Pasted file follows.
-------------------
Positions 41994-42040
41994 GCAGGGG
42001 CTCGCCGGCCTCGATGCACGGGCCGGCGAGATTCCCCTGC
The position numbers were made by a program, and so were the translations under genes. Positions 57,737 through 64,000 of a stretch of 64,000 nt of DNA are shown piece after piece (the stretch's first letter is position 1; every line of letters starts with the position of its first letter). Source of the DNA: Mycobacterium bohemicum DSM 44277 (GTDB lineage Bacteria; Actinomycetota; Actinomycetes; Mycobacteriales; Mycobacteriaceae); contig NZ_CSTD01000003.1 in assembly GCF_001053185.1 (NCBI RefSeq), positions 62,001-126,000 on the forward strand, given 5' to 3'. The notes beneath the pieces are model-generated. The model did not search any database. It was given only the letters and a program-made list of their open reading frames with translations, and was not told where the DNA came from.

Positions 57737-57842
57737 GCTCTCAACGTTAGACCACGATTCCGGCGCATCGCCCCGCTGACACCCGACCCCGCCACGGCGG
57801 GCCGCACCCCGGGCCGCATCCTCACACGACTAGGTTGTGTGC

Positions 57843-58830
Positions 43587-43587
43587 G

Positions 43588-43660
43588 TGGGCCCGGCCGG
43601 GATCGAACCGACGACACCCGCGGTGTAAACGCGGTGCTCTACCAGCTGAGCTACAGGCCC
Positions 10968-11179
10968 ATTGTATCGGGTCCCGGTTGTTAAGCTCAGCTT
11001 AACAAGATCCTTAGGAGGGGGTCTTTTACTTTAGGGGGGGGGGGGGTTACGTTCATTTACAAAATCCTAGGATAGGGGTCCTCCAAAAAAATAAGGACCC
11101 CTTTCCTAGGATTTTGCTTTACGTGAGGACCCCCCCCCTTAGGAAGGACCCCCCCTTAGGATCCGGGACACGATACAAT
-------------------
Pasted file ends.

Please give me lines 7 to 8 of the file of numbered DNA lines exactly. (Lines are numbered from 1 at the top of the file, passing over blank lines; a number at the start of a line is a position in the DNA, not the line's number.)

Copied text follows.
57801 GCCGCACCCCGGGCCGCATCCTCACACGACTAGGTTGTGTGC

Positions 57843-58830